The Fed is working toward elimination of the good old incandescent light bulb. This presents toymaker Hasbro, the device's current manufacturer, with something of a sticky-wicket since the heat source in the iconic kid's cooker has always been a 100-watt incandescent bulb. (If you've still got one of these bulbs around, light it up and hold your hand near it; you'll see why.) The new and improved CFL bulb produces almost no heat, thereby rendering it useless for baking cakes and brownies. What to do, what to do?
Do over, that's what. It's not like the toy oven hasn't undergone a few changes over the decades. Eleven of them, I believe. But this one is fundamental rather than merely cosmetic. With the juice gone from its traditional source of heat, the new Easy-Bake Oven will feature an actual heating element – sort of like the oven the grownups use.
The brainchild of an inventor named Ronald Howes, Kenner Products introduced the Easy-Bake Oven back in 1963. They were also responsible for the Give-a-Show Projector and the Spirograph, you may recall. But the little plastic oven marketed to pre-teen girls was by far the company's crowning achievement. It was inducted into the National Toy Hall of Fame in 2006, having sold more than 50 million units.
The original design was pretty simple; you had these tiny little round pans into which you poured pre-measured mixes from little packets that either came with the oven or could be purchased at most toy stores. Add a little water to the mix, turn on the oven, slide the pan into a slot, and, after being cooked by the heat generated by the aforementioned light bulbs, little mini cakes and brownies emerged from a slot on the other side.
I never actually owned an Easy-Bake Oven. My experience with the toy came as a result of having a girl cousin. Even though I was a boy and it was the '60s and I was supposed to have G.I. Joes (which I did), my progressive mother encouraged my interest in cooking. By the time my cousin got her first Easy-Bake Oven, I had already graduated to using the real oven in Mom's kitchen. But the Easy-Bake was still a fun toy.
Like most Easy-Bakers, we experimented with various mixtures and concoctions. And like the parents of most Easy-Bakers, my aunt and uncle got tired of shelling out hefty bucks for the little mix packets, so there was also a lot of experimentation going on with “real” cake and brownie mixes. Most of them turned out pretty well and we had fun, regardless. My wife, who did own an Easy-Bake Oven, recalls her dad being quite a trooper as he dutifully consumed every brownie, cake, and cookie she produced.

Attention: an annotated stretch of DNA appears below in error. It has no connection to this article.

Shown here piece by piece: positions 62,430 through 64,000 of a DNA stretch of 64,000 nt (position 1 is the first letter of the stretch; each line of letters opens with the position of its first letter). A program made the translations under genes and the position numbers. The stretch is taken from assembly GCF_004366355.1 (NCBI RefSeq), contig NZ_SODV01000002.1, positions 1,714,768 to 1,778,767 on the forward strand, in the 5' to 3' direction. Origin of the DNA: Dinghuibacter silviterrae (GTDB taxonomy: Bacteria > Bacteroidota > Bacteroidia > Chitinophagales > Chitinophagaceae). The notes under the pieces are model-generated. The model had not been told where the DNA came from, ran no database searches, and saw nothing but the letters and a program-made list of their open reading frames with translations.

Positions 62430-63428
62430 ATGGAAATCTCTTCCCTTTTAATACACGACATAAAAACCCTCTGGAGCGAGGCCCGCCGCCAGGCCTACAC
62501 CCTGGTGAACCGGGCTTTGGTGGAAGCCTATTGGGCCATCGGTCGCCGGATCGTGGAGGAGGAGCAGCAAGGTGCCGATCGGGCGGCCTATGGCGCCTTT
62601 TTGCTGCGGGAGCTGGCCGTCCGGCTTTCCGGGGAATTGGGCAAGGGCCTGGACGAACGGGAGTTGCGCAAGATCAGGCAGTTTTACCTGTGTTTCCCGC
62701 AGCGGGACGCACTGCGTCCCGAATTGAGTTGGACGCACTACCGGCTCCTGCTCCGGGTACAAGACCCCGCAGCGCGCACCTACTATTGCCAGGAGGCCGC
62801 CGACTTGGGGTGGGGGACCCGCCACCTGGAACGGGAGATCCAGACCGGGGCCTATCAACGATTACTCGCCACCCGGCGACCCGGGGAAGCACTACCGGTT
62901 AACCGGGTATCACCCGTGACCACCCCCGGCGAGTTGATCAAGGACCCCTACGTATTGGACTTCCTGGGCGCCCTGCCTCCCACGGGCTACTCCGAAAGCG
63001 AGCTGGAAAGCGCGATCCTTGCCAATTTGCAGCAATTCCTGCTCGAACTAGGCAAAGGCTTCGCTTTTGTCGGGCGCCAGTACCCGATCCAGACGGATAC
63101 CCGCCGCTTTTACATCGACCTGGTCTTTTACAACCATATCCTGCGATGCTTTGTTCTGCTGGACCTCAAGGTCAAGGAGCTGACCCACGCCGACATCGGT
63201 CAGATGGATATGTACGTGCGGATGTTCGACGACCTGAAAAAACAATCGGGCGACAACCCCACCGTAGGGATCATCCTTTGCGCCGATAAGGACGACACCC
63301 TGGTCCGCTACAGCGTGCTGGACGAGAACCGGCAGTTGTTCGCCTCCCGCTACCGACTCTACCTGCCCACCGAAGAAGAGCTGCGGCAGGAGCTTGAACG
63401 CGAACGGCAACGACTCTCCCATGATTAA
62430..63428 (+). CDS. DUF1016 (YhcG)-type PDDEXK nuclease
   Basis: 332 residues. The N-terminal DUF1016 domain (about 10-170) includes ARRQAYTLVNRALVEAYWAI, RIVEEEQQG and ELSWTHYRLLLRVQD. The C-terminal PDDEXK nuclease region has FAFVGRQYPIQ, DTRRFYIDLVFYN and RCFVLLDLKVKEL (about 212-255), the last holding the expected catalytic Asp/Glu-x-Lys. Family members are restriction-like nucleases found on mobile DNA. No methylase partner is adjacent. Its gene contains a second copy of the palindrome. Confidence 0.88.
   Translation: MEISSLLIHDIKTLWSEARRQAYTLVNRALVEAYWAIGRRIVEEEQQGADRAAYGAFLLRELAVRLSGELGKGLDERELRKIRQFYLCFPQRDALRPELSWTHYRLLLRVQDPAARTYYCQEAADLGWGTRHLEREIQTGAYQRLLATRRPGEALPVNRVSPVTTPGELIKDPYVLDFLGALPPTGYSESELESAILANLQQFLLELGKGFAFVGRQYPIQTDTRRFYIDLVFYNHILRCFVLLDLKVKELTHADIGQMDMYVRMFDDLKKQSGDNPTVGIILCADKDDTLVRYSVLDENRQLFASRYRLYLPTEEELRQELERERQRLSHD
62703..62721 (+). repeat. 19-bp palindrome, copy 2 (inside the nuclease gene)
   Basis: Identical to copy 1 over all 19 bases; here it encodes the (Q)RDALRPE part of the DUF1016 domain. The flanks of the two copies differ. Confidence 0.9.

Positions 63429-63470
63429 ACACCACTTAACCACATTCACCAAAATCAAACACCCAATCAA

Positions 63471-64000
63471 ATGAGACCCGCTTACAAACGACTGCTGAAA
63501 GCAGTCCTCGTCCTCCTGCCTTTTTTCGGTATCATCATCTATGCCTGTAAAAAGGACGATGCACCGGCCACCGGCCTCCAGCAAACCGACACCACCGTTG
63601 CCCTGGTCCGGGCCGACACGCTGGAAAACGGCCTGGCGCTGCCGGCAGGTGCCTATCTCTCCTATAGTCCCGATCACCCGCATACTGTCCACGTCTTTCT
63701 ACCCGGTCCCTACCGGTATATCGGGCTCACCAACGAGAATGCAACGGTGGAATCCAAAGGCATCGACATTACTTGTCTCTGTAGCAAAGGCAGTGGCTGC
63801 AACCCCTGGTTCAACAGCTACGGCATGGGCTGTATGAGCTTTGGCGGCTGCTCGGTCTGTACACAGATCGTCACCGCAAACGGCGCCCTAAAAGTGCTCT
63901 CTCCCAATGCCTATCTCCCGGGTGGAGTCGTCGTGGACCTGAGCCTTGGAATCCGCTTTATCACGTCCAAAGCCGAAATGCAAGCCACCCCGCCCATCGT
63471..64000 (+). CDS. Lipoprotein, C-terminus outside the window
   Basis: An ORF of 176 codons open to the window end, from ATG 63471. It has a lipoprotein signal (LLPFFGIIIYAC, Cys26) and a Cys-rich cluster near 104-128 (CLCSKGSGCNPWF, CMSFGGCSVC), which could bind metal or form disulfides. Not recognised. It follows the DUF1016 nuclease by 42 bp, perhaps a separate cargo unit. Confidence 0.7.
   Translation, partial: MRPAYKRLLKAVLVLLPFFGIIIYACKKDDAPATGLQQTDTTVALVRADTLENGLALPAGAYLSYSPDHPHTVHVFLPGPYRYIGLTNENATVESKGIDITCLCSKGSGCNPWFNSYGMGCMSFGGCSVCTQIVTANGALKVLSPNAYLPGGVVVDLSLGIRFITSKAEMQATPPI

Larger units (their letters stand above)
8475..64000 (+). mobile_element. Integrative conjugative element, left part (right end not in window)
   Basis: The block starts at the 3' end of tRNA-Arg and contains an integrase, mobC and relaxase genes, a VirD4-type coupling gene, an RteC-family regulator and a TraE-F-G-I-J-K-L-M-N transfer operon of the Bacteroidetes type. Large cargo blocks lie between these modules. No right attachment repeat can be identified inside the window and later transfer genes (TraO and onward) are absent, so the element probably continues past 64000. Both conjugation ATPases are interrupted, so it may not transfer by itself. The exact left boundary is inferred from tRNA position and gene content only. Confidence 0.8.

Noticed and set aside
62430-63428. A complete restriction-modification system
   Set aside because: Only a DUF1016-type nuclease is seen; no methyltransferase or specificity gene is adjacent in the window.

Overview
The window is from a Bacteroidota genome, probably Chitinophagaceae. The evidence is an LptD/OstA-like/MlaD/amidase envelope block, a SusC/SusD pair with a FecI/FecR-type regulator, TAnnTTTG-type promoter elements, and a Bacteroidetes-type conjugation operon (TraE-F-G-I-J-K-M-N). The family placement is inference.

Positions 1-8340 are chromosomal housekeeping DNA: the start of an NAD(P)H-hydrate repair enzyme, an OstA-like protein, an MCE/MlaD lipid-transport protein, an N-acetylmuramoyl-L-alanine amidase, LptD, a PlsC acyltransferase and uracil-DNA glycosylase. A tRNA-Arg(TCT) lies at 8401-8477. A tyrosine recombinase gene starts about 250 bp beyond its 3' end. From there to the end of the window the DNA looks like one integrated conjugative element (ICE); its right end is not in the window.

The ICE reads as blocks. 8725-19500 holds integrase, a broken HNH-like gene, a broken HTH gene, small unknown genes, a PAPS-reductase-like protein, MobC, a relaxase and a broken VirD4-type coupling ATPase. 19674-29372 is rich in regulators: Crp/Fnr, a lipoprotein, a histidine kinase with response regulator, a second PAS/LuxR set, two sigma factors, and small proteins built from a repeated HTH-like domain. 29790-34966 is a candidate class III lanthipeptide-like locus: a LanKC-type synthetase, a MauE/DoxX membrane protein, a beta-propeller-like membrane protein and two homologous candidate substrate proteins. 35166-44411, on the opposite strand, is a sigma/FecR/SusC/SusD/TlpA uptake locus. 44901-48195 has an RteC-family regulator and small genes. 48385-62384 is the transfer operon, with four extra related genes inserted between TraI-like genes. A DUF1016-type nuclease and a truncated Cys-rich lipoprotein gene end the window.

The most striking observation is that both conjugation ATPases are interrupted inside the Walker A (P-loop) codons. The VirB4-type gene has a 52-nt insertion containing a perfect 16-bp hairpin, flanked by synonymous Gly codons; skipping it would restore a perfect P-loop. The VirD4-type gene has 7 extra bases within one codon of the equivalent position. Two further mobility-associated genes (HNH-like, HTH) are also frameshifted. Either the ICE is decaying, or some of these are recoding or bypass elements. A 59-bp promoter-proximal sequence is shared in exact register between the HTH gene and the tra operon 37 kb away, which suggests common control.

The newest iteration of the classic toy is called the Easy-Bake Ultimate Oven and it's a far cry from the '60s version. That one was designed to look like a plain old oven – complete with a non-functional stovetop. It had a carrying handle and it came in typical '60s colors – yellow and green. The new Ultimate oven is purple and looks kind of like a really curvy microwave – sort of, I guess. Or as the curator of the facility which houses the National Toy Hall of Fame describes it: “It looks sort of like an Art Deco toaster with wings – a purple one.
The menu has changed, too. No longer limited to tiny little cakes and brownies, the Ultimate Oven can produce cookies, cupcakes, whoopie pies, a “checkerboard” cake, pretzel “dippers”, cinnamon twists, and even pizza. All in bigger portions than the original, to boot, thanks to larger, rectangular pans.
The involuntary redesign is actually a good thing. The new heating element provides more even heat. (Hot spots used to be a real problem. Ruined a lot of little cakes as a result.) It can also generate interior temperatures up to about 375°, so, yes, parental supervision is definitely required. (Don't worry; the exterior remains fairly cool.)
Oh, and one more major upgrade: the price. Be prepared to pony up fifty bucks – well, $49.99, anyway – for a toy for which my aunt and uncle paid $15.95 back in '63. (500,000 units were sold at that price in that year, by the way.)
Lest you consider the Easy-Bake Oven to be nothing more than a frivolous passing fancy of childhood, consider this: Bobby Flay had one. So did Rick Bayless. I guess that's why they contributed recipes to David Hoffman's “The Easy-Bake Oven Gourmet,” a 128-page cookbook published in 2003 by Running Press.
The Easy-Bake Oven was – and still is – a great introduction for kids to the world of cooking and anything that gets kids in the kitchen is okay by me. Buona fortuna, Easy-Bake Ultimate Oven.